Limits...
The X-ray crystal structure of Escherichia coli succinic semialdehyde dehydrogenase; structural insights into NADP+/enzyme interactions.

Langendorf CG, Key TL, Fenalti G, Kan WT, Buckle AM, Caradoc-Davies T, Tuck KL, Law RH, Whisstock JC - PLoS ONE (2010)

Bottom Line: In the E. coli SSADH structure, electron density for the complete NADP+ cofactor in the binding sites is clearly evident; these data in particular revealing how the nicotinamide ring of the cofactor is positioned in each active site.Our structural data suggest that a deletion of three amino acids in E. coli SSADH permits this enzyme to use NADP+, whereas in contrast the human enzyme utilises NAD+.Furthermore, the structure of E. coli SSADH gives additional insight into human mutations that result in disease.

View Article: PubMed Central - PubMed

Affiliation: Department of Biochemistry and Molecular Biology, Monash University, Clayton Campus, Melbourne, Victoria, Australia.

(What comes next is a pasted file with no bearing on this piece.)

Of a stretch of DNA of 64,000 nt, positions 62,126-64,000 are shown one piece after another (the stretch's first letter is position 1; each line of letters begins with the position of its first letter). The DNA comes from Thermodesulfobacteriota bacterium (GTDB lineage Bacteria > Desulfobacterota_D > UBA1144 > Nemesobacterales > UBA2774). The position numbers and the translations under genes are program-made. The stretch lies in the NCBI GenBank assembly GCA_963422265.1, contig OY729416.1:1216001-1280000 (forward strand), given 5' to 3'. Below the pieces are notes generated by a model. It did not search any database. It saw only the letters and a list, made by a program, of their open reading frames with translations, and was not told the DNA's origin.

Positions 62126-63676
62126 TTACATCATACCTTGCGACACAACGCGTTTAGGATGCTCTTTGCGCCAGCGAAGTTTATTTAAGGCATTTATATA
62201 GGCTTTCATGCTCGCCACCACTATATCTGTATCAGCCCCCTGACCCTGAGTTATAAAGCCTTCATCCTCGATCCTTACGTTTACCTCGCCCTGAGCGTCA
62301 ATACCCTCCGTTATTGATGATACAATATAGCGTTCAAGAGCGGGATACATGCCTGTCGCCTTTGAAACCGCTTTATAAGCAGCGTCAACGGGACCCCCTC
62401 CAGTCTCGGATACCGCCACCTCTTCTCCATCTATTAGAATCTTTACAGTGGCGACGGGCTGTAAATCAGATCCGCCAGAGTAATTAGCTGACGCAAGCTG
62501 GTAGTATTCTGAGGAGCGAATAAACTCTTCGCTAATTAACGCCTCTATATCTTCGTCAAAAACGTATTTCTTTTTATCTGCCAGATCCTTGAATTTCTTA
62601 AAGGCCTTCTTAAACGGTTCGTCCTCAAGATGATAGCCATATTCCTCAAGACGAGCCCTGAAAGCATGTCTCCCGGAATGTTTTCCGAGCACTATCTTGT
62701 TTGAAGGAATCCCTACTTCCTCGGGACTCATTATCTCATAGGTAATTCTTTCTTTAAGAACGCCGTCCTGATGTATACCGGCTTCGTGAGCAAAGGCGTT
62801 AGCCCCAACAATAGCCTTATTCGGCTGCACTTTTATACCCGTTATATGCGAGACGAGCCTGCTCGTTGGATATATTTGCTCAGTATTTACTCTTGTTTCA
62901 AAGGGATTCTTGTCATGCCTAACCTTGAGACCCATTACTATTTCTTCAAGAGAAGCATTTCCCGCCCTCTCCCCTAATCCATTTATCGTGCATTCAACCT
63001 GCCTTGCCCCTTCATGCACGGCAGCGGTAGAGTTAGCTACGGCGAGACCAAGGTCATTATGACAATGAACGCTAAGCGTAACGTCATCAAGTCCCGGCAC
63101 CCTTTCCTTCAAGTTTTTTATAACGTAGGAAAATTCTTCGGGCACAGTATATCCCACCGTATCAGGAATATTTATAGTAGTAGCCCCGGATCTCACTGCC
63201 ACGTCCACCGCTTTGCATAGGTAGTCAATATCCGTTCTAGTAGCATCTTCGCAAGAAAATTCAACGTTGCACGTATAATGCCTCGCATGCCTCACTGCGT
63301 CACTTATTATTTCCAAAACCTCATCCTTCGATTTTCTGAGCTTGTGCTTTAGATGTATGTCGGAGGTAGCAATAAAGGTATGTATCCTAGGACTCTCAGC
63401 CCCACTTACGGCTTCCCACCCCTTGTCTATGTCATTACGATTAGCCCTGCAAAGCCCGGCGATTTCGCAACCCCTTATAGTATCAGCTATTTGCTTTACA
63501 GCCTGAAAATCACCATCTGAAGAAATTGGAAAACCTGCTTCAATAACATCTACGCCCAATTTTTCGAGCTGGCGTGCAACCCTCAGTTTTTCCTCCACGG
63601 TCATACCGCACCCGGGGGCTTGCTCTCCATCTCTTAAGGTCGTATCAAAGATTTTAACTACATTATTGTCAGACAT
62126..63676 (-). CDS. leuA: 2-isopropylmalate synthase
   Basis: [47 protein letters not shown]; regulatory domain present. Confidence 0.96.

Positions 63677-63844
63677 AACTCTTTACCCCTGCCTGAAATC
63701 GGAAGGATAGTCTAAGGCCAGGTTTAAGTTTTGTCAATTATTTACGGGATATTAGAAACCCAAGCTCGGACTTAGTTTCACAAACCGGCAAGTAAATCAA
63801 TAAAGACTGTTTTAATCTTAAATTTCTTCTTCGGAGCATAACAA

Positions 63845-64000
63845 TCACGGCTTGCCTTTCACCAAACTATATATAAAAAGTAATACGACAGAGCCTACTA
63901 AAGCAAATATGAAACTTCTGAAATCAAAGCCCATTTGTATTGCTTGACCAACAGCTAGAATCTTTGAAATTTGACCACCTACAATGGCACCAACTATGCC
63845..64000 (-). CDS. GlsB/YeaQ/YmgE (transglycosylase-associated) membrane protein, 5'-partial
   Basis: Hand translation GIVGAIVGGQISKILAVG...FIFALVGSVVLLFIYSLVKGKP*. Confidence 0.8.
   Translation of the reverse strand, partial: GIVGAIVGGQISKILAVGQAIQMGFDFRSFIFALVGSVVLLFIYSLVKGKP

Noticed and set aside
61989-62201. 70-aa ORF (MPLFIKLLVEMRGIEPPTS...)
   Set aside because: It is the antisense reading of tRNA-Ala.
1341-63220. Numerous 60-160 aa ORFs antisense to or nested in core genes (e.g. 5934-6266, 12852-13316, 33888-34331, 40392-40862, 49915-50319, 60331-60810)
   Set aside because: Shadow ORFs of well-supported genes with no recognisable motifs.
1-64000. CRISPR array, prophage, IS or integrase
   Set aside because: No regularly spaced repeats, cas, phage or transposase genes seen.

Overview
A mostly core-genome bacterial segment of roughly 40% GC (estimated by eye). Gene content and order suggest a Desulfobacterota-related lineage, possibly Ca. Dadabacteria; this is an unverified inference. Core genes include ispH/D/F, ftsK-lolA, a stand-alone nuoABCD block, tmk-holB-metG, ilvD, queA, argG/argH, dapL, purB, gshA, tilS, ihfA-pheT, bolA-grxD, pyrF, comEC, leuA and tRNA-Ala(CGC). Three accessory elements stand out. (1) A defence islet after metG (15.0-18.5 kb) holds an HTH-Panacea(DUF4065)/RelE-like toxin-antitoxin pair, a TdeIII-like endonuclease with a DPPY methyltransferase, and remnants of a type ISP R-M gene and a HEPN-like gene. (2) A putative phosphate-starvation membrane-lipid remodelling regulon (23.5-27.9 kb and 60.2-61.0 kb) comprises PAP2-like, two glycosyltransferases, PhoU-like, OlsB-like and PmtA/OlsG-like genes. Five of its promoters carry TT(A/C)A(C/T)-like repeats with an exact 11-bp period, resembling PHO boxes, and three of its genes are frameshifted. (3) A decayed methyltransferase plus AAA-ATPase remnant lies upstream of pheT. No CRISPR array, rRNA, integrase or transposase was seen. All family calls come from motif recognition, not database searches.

ABSTRACT

Background: In mammals succinic semialdehyde dehydrogenase (SSADH) plays an essential role in the metabolism of the inhibitory neurotransmitter gamma-aminobutyric acid (GABA) to succinic acid (SA). Deficiency of SSADH in humans results in elevated levels of GABA and gamma-Hydroxybutyric acid (GHB), which leads to psychomotor retardation, muscular hypotonia, non-progressive ataxia and seizures. In Escherichia coli, two genetically distinct forms of SSADHs had been described that are essential for preventing accumulation of toxic levels of succinic semialdehyde (SSA) in cells.

Methodology/principal findings: Here we structurally characterise SSADH encoded by the E coli gabD gene by X-ray crystallographic studies and compare these data with the structure of human SSADH. In the E. coli SSADH structure, electron density for the complete NADP+ cofactor in the binding sites is clearly evident; these data in particular revealing how the nicotinamide ring of the cofactor is positioned in each active site.